Mentally ill man suffocated by police restraint belt
Thomas Orchard, 32, a caretaker at St Thomas Parish Church, died in police custody on 10 October 2012 in Exeter, Devon. Thomas suffered from schizophrenia and was living in supported mental health accommodation. Disruptions to his medication led to a serious deterioration in his mental health and on the morning of 3 October, police were called to Exeter city high street by concerned members of the public as Thomas was acting erratically.
Thomas was arrested on suspicion of a public order offence and taken by police van to Heavitree Road Police Station at 11.10am.
Whilst Thomas was detained he was handcuffed, bound in leg restraints and had a thick, padded belt fixed across his mouth and nose so that he could not breathe. This seven-inch wide Emergency Restraining Belt (ERB) is designed to bind the legs or arms but was used on his face as a ‘spit hood’, apparently to prevent him aiming saliva or a bite at officers.
Just over an hour later Thomas was found unconscious in his cell and was taken by ambulance to the Royal Devon and Exeter Hospital where he was placed in an induced coma in intensive care. He did not recover consciousness when his sedation was lifted and he was pronounced dead. A post-mortem later recorded that the cause of his death was “related to asphyxiation”.
Thomas’s mother, Alison, said her son had been doing “so well” until he suffered a relapse shortly before his arrest. “He was working, he was very much part of his church community in Exeter. They love him and miss him. He was also getting fit at the local gym; he was very busy”.
The Independent Police Complaints Commission (IPCC) submitted a file of evidence in the investigation to the Crown prosecution Service (CPS). A file about the arresting officer was sent to prosecutors in March 2013 but they ruled there was insufficient evidence for him to be charged with unlawful arrest or that the use of force was unnecessary.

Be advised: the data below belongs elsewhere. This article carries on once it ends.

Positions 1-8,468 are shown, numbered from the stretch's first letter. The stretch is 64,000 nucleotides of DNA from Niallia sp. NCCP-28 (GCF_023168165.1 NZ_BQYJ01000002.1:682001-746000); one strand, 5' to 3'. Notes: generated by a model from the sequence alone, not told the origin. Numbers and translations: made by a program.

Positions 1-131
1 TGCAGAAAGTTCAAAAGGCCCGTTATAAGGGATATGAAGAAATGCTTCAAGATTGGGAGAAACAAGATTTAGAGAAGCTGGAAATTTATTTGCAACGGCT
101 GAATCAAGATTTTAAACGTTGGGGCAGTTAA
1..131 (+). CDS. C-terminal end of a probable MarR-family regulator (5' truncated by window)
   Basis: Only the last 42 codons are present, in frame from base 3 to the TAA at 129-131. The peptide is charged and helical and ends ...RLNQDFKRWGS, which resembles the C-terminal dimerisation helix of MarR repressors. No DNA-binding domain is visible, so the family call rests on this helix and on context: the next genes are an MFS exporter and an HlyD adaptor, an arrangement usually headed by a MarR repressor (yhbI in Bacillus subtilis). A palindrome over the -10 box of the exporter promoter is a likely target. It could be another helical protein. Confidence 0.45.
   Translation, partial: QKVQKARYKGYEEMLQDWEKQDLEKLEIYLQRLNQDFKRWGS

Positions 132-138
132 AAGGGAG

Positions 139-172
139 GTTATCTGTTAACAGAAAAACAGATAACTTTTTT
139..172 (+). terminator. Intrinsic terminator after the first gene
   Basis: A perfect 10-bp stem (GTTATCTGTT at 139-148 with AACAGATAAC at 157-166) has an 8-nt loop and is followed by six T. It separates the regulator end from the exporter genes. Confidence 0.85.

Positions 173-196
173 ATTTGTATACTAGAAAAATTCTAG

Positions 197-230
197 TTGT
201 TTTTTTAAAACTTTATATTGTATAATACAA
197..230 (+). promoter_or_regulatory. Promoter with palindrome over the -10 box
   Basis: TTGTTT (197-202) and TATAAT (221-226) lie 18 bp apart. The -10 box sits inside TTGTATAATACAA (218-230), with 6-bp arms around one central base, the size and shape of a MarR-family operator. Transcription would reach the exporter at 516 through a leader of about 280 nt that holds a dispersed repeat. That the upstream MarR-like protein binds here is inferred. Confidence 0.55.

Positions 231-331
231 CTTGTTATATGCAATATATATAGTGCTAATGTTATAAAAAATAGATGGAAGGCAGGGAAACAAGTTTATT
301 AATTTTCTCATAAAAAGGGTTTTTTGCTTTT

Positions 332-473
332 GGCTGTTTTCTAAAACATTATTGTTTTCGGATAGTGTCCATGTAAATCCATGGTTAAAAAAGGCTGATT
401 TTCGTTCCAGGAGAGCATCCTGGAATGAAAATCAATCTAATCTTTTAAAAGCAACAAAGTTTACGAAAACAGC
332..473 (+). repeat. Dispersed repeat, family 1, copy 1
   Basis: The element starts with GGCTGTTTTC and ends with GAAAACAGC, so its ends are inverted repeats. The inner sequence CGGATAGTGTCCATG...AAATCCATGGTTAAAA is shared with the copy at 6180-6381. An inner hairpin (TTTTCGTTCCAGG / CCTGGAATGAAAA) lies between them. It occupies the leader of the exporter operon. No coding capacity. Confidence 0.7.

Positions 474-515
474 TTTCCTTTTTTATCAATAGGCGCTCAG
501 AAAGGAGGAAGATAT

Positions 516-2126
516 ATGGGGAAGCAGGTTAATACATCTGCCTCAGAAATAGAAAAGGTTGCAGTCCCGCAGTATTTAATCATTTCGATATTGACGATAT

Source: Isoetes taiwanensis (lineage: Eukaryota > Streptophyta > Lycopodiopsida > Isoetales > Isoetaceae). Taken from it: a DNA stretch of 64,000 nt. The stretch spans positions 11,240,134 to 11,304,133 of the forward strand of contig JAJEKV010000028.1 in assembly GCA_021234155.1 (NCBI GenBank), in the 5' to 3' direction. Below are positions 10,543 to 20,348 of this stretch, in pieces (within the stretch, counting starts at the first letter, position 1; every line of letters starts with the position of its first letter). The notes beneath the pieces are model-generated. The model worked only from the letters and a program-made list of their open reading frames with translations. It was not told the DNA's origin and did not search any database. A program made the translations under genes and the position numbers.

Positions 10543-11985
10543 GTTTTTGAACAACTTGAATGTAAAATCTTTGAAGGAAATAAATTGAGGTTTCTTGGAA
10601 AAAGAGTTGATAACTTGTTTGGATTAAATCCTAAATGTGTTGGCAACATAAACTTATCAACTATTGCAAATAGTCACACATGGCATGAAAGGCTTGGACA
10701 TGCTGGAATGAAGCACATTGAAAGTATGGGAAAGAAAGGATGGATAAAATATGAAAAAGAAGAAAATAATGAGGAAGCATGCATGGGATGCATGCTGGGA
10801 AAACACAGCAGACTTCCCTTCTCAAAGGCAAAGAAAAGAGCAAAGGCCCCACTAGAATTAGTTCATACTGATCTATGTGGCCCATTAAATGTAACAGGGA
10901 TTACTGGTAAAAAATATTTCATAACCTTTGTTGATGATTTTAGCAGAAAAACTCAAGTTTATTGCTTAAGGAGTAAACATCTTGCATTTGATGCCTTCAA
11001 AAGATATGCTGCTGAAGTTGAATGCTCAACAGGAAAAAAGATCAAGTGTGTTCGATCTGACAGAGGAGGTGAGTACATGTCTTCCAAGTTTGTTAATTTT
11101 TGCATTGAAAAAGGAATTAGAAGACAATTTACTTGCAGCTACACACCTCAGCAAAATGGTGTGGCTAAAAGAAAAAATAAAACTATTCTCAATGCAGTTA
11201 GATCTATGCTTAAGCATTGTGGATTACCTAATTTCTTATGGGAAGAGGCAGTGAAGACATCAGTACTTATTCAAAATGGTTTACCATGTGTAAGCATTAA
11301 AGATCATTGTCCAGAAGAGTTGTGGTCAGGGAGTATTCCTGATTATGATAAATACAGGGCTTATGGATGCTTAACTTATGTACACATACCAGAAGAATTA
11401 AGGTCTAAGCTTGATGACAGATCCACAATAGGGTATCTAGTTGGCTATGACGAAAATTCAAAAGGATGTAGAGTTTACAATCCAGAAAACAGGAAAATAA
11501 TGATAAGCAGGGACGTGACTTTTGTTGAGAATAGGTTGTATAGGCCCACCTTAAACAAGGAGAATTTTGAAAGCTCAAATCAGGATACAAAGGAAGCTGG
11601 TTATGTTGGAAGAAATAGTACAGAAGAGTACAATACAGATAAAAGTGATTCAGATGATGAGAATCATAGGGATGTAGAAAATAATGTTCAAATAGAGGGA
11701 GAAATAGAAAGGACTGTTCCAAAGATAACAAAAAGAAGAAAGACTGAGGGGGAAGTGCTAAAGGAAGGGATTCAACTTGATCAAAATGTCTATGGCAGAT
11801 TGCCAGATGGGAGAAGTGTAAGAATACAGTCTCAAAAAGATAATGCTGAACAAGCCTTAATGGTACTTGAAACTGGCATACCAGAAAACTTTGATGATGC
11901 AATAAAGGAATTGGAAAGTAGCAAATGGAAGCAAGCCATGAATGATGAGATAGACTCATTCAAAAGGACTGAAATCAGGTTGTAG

In early July 2013, the IPCC passed a file to the CPS for consideration of serious criminal charges against two custody detention staff, three police officers, one custody sergeant and a nurse who is employed by a contractor. The package of evidence sent to prosecutors includes CCTV footage taken from inside the cell where Thomas was found unresponsive.
The six members of the police staff were put on restricted duties, after Devon and Cornwall Constabulary refused a request by the IPCC for the staff involved in the incident to be suspended.
The IPCC also submitted a file of evidence to the Health and Safety Executive in August 2013 for them to consider corporate charges against Devon and Cornwall Constabulary. The IPCC identified a risk in the way that an ERB was used on Thomas as a “spit/bite hood” and wrote to all chief constables in England and Wales on 1 November 2012, “expressing concern” about using an ERB in this way.
It has been claimed that the company that distributes ERB’s – Pro-Tect Systems – had been training police forces on how to use the belts as “spit/bite hoods”. Minutes of a meeting of the Ministerial Board on Deaths in Custody from February 2013– in which Thomas Orchard’s death is discussed – note that “the company which supplied the equipment [emergency response belt] had been training forces on its use as a hood to prevent spitting and biting”.
On 20 November 2013, the CPS announced that they were considering charges ranging from manslaughter by an unlawful act, manslaughter by gross negligence, misconduct in a public office, corporate manslaughter, perverting the course of justice and Health and Safety offences.
However, a decision on prosecuting the police staff involved has still not been made by the CPS. Furthermore, Thomas’s family were denied access to view the CCTV footage from the police cell until 11th July 2014, almost 2 years after his death.
Thomas’s family released a statement about the impact that delays in the investigation have had on their family:
“One of the hardest things we are having to deal with at the moment is the lack of detail we as a family have about the circumstances of Thomas’s death and the knowledge that we are likely to be waiting a considerable further length of time for the truth to come to light and for Thomas to get the justice he deserves. We have received no adequate justification for the delay.”
Thomas’s sister, Jo, also raised concerns about how people with mental health problems are treated by the state, saying; “My brother’s case should have been treated as a medical crisis rather than a criminal one. He should have been sectioned rather than arrested. If this call was made correctly my brother would still be alive today.”
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